Ex-Courier Arts Editor on Man Booker longlist

Errol Kerr discusses ex-Newcastle student Wyl Menmuir and his skilful novel ‘The Many.’

24th October 2016

In February, I interviewed former Arts Editor and author, Wyl Menmuir, about his then-upcoming novel, The Many. Having now been published, I went back through my old interview with Wyl whilst reading the book in order to really get to grips with the novel.

Firstly, however, I want to congratulate an ex-Courier Arts editor – and fellow English graduate – for making it onto the Man Booker longlist with his first published novel. It’s a quick reminder that, to quote, well, Mr. Menmuir himself, that “real people write books” and that any of us could achieve what we have. Anyway, I’ve blabbed enough: onto the novel itself.

The initial opening – a relatively well-known plot device of “man arrives in odd town” belies a far more unsettling and smothering atmosphere that hangs around the Cornish fishing village. What seems to initially be mere superstition and secrecy from the locals is only further made disconcerting by the rather gothic depiction of the world around them. With the perspective shifting between the newcomer, Timothy, and Ethan, a local fisherman who is incredibly resentful of Timothy’s arrival, the perspectives of the two collide, slowly shifting one another.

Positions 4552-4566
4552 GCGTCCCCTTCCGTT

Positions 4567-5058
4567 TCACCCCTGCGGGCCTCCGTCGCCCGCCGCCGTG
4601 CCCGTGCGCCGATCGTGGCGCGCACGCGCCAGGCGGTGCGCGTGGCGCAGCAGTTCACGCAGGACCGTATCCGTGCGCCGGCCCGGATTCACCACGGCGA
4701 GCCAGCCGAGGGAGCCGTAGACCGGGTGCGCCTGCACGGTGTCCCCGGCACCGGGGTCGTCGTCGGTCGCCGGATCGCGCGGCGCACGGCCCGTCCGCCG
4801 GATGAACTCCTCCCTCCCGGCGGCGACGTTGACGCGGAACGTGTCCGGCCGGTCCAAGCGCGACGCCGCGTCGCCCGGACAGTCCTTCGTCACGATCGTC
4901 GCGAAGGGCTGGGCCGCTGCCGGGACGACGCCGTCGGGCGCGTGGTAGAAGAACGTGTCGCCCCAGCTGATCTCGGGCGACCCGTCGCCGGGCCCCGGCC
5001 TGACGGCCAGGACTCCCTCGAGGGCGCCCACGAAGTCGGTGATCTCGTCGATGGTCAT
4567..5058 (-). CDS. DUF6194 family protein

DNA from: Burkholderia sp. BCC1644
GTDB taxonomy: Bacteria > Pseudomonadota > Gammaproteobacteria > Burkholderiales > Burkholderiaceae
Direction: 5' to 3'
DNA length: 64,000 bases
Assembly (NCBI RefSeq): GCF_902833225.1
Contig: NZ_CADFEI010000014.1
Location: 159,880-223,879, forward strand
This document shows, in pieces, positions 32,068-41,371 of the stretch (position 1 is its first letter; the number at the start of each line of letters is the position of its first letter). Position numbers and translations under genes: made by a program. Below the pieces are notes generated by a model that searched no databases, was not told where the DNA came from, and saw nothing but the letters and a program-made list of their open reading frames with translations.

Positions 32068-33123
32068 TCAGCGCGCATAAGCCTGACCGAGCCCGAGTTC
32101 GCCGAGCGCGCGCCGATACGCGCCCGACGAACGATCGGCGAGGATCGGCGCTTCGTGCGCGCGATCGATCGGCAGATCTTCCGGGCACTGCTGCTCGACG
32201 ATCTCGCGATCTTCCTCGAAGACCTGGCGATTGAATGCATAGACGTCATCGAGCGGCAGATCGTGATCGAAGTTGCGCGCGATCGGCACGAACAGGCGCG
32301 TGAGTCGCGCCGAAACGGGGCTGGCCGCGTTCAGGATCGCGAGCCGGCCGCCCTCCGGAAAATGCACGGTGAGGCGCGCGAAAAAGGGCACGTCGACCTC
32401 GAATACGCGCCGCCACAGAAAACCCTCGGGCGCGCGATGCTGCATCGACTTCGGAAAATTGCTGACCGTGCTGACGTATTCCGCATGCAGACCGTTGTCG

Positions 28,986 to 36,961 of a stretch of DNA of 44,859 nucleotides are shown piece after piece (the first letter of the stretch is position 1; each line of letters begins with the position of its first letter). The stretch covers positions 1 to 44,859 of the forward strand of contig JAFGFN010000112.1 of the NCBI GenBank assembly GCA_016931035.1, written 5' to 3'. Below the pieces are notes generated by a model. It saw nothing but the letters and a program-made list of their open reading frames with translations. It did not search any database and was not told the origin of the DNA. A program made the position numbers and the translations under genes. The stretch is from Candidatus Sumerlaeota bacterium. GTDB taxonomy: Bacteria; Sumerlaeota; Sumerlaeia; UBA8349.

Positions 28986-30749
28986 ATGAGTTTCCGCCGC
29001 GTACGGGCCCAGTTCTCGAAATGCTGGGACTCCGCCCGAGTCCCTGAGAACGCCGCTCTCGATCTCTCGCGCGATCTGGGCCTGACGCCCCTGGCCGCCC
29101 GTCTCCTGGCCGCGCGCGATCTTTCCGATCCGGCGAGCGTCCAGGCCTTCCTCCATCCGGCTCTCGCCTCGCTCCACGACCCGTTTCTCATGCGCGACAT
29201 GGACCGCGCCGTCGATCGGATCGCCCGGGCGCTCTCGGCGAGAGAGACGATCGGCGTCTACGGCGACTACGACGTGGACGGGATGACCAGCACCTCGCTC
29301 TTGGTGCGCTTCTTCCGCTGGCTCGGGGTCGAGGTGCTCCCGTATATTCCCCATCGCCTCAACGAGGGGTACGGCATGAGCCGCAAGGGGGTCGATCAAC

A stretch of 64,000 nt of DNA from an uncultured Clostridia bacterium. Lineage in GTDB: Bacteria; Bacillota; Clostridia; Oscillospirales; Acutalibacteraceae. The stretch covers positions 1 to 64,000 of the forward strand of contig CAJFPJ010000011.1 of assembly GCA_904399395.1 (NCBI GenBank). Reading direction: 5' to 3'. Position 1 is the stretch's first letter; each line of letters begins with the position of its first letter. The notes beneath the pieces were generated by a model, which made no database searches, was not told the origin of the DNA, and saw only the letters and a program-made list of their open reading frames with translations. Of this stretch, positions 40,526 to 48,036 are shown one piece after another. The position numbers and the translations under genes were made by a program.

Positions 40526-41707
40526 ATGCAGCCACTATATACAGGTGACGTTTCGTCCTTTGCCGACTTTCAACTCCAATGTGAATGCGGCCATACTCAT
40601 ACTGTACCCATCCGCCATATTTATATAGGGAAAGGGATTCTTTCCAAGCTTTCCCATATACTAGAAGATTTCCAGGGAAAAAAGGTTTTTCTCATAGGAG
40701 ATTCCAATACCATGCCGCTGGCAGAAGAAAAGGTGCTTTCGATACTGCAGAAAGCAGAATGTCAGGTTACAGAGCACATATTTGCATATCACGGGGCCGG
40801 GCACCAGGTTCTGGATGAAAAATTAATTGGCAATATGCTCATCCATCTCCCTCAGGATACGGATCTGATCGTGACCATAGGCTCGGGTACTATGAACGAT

It’s a fascinating novel, but incredibly difficult to discuss without spoiling the plot. The first two-thirds of the novel feel overtly Gothic, as discussed before, appearing solely to be a story of a, well… fish out of water. However, whilst it may initially seem slow, the pull of certain clues, and the manners in which Timothy – and other characters – speak, indicate toward something being very wrong. Wyl aimed to discuss characters who “question why [they’re] in this place and […] what they’re doing and where they really are. It’s definitely about exploring, digging through to the more uncomfortable parts, the places we really don’t want to go”. The final third of the novel completely turns the first two thirds on their head.

I must say, I love novels which lull you into believing you know what’s going on, you’ve solved everything, and then throw you entirely into darkness, and Menmuir does this with staggering skill. I was shaking by the time I turned the final page – and that doesn’t happen very often whilst reading.

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